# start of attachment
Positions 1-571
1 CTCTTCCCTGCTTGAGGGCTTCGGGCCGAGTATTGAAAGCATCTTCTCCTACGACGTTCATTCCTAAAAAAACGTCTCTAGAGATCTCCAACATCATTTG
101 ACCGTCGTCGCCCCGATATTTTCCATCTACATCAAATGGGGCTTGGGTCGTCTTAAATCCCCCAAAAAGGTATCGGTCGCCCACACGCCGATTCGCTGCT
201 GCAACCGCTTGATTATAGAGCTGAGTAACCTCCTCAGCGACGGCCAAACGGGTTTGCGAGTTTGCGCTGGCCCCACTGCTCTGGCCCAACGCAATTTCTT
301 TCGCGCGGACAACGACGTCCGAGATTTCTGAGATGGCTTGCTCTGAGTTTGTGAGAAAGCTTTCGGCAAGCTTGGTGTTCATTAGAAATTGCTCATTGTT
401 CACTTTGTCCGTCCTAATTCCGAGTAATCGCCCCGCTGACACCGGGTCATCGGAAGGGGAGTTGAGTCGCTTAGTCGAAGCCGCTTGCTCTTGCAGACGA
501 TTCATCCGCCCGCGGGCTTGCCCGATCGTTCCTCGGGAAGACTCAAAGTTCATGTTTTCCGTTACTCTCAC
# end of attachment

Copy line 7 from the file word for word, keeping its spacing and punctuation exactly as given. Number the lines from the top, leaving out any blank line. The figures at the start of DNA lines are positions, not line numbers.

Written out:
501 TTCATCCGCCCGCGGGCTTGCCCGATCGTTCCTCGGGAAGACTCAAAGTTCATGTTTTCCGTTACTCTCAC